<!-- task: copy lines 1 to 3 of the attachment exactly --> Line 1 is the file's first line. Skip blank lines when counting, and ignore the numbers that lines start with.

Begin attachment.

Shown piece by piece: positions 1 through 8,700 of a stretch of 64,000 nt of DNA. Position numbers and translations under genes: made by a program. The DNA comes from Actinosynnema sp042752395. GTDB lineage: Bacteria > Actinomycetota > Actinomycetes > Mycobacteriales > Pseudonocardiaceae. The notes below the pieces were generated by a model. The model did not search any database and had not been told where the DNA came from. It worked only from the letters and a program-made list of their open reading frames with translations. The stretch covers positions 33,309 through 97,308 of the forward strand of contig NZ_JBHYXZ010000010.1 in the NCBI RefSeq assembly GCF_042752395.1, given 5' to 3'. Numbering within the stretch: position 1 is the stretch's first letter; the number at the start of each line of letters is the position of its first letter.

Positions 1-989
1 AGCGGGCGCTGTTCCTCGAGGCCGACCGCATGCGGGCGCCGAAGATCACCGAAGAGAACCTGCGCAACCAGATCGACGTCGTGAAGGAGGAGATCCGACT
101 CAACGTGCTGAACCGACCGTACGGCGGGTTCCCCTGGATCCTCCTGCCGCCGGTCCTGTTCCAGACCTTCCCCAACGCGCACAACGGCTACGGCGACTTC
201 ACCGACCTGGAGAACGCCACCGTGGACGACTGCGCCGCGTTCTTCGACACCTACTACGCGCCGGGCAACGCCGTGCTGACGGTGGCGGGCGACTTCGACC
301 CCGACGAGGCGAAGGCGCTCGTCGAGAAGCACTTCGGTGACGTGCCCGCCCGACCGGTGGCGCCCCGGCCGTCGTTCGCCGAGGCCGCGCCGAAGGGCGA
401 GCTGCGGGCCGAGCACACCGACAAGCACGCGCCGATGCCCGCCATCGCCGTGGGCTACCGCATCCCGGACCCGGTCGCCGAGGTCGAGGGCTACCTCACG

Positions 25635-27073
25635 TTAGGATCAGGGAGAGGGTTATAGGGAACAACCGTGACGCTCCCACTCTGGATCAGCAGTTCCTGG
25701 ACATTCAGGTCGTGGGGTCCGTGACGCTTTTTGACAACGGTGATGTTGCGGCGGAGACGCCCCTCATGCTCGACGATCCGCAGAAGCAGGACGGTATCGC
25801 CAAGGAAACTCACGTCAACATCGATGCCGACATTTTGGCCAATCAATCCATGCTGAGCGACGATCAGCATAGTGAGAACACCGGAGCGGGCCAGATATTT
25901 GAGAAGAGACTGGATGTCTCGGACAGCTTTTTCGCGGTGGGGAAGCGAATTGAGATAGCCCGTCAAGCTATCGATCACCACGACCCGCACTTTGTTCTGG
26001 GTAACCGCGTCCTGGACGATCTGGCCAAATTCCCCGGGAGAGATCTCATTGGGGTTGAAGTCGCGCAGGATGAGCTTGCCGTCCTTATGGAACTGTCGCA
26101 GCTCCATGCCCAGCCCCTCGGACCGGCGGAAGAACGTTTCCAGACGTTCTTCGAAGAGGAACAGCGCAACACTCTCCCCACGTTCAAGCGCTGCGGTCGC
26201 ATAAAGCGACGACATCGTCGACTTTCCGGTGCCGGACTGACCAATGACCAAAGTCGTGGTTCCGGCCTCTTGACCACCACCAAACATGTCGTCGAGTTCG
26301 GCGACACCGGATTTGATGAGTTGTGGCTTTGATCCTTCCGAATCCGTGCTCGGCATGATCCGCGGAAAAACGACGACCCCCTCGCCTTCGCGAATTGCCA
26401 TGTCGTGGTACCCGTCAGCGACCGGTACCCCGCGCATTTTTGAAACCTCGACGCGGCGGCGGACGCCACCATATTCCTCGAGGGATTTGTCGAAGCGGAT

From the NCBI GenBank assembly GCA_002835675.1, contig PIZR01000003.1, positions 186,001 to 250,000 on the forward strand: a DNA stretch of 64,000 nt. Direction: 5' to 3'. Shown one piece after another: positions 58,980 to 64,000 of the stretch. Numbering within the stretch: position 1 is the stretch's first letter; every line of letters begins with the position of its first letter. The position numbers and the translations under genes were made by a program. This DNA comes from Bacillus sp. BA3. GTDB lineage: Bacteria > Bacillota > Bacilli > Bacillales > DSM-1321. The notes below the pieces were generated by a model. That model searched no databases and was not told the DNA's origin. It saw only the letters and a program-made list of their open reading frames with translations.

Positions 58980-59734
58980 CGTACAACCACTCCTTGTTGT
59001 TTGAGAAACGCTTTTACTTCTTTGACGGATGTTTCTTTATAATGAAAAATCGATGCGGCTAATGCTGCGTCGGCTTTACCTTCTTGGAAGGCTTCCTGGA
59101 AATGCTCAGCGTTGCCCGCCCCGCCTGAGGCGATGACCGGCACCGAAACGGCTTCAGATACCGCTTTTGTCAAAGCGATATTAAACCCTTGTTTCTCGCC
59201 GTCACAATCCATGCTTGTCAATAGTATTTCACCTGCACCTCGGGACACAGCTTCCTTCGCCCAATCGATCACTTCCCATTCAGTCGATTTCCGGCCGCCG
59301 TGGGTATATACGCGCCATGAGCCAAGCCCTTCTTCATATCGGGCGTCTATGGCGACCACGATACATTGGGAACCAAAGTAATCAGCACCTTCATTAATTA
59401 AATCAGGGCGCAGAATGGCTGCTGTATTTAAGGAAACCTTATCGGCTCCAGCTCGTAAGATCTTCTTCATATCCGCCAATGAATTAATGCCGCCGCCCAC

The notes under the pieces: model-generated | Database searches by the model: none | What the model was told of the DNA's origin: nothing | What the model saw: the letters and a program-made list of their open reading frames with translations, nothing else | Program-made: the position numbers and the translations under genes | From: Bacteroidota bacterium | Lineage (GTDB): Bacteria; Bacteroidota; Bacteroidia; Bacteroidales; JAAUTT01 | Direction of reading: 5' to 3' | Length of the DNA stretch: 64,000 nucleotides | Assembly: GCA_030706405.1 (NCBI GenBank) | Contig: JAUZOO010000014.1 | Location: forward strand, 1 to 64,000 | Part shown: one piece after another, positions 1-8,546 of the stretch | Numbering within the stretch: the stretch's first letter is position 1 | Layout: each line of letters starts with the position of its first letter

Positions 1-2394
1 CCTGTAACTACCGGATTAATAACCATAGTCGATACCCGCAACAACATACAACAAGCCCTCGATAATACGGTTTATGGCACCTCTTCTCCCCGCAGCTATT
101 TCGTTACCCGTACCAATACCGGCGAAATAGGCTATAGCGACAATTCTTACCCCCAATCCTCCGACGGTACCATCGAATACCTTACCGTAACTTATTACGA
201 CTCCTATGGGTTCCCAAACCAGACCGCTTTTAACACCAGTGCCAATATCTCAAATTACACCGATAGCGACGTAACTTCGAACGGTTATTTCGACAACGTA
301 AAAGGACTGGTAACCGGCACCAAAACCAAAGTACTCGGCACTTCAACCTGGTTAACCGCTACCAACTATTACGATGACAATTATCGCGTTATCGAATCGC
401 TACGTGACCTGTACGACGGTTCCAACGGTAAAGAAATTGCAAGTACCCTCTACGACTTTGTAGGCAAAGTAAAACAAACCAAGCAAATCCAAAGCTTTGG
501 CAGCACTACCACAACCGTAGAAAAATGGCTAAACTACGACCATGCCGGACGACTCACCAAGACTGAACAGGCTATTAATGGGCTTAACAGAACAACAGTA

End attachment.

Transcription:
Shown piece by piece: positions 1 through 8,700 of a stretch of 64,000 nt of DNA. Position numbers and translations under genes: made by a program. The DNA comes from Actinosynnema sp042752395. GTDB lineage: Bacteria > Actinomycetota > Actinomycetes > Mycobacteriales > Pseudonocardiaceae. The notes below the pieces were generated by a model. The model did not search any database and had not been told where the DNA came from. It worked only from the letters and a program-made list of their open reading frames with translations. The stretch covers positions 33,309 through 97,308 of the forward strand of contig NZ_JBHYXZ010000010.1 in the NCBI RefSeq assembly GCF_042752395.1, given 5' to 3'. Numbering within the stretch: position 1 is the stretch's first letter; the number at the start of each line of letters is the position of its first letter.

Positions 1-989
1 AGCGGGCGCTGTTCCTCGAGGCCGACCGCATGCGGGCGCCGAAGATCACCGAAGAGAACCTGCGCAACCAGATCGACGTCGTGAAGGAGGAGATCCGACT